Rewards stimulate creatives to carry out their projects

Kane Parsons' next project is The Legend of Okatia and how she shaped Te Āpiti, the gorge of Manawatū.  Son Kippy Hehir-Parsons, 4, was present when he performed a previous play for Te Marae o Hine / The Square.

WARWICK SMITH / Stuff

Kane Parsons’ next project is The Legend of Okatia and how she shaped Te Āpiti, the gorge of Manawatū. Son Kippy Hehir-Parsons, 4, was present when he performed a previous play for Te Marae o Hine / The Square.

Palmerston North musician and songwriter Kane Parsons is this year’s biggest winner of the Earle Creativity and Development Trust Awards.

He was awarded $ 16,400 to compose a bicultural orchestral work based on The Legend of Okatia and how it shaped Te Āpiti, the throat of Manawatū.

Parsons said he wanted to work with Toi Warbrick and other artists to help bring the legend to life in music.

The 2021 awards come from a trust created by Dick Earle and his late wife, Mary, to encourage a range of creative endeavors.

READ MORE:
* Memory Lane: A marriage of two worlds
* Artist Warren Warbrick embraces the tools, toil and stamp of the past
* $ 100,000 in grants to encourage creativity in Manawatu

Earle said people with big ideas have often faced the hurdle of finding resources to get their jobs done, and trust has been built to bridge that gap.

The awards were designed not only to benefit the recipients, but the entire community who would be stimulated and enriched by the results, he said.

In total, 14 projects received nearly $ 100,000 to support creative efforts over the following year.

The history and literature scholarships were as follows:

  • Marilyn Wightman, $ 5,000 for a book on historic Feilding homes, Homes of the Feilding families.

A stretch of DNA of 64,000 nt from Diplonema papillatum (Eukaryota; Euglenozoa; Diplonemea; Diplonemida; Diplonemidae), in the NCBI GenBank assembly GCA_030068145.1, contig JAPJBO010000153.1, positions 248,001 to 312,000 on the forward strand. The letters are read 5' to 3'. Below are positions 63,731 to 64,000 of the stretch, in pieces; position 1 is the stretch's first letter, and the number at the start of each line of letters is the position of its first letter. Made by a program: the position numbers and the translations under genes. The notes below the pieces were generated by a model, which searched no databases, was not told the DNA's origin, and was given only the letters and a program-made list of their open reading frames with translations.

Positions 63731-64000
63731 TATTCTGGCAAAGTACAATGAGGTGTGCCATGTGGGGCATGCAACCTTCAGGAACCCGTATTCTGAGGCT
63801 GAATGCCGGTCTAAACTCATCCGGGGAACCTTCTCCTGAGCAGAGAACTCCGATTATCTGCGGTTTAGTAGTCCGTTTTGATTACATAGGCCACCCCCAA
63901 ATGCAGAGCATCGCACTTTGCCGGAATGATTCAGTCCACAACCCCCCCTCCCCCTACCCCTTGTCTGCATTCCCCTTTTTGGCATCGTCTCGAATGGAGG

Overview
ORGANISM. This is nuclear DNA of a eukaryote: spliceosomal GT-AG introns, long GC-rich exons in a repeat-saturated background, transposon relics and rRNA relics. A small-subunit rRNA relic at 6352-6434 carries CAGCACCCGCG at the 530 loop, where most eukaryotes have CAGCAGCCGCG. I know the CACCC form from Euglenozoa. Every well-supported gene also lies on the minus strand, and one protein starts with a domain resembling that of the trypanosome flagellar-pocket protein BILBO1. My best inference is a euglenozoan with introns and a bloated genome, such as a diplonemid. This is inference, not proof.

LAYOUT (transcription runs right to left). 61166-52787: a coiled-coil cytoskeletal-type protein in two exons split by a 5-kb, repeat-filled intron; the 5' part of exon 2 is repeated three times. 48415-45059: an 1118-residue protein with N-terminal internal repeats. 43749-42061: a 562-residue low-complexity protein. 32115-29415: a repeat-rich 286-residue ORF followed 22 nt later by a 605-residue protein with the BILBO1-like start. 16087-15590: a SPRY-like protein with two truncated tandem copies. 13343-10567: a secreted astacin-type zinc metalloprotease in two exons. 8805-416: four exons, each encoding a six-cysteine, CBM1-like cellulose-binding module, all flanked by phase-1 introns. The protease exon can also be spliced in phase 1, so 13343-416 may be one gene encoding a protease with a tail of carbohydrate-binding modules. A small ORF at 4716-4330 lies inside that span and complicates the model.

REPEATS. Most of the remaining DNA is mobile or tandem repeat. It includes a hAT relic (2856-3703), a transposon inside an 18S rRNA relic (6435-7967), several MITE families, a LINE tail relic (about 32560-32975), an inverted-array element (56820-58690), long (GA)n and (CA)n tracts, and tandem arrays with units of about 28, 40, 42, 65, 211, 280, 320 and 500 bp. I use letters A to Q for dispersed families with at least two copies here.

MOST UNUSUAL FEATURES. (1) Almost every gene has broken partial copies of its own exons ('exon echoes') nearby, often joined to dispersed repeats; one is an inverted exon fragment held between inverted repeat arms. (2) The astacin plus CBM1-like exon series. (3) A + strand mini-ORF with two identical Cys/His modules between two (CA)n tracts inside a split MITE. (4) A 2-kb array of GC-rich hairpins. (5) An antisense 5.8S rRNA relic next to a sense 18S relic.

• Richard Mays, $ 5,000 for Palmy Poetry, to compile an anthology of poems on Palmerston North.
  • Tim Upperton, $ 7,500 for Horses without rider, to write a book of poems.
  • Rachel Doré, $ 5,130 to complete a novel, A respectable veneer, about a woman moving to Palmerston North and trying to fit in, set in the 1950s.
  • Carly Thomas, $ 6,500 for Before I forget: stories from Manawatū and Rangitīkei, a series of interviews with older members of the community.
  • Miriam Sharland, $ 5,000 for The heart stopped, an eco-biography born out of her experience as a homesick immigrant in Palmerston North locked out to get to know the scenery.
  • Dorian Wilson, $ 5,270 to study the history of commemorating people at Terrace End Cemetery.
  • Eljon Fitzgerald, $ 7,650 for Te Matatini ki Rangitane 2005-2007, a book on the importance of welcoming the rebirth of New Zealand’s kapa haka festivals.

The music scholarships were:

  • Jeff McNeil, Manawatū Youth Orchestra, $ 8,000 for an intensive workshop for strings and orchestral winds
  • Manawatū Youth for Music Trust, $ 5,000, for a composer in residence to compose for mixed abilities.
  • Guy Broadley, Renaissance Singers, $ 5,400 for a new collaboration, When Choir and Percussion Meet.
  • Kathy Clark, $ 5,400, for a youth music camp, the Gumboots Brass and Wind ensemble.
  • Shellie Hanley, $ 7,000 for Te Huia, an audio visual portrait.

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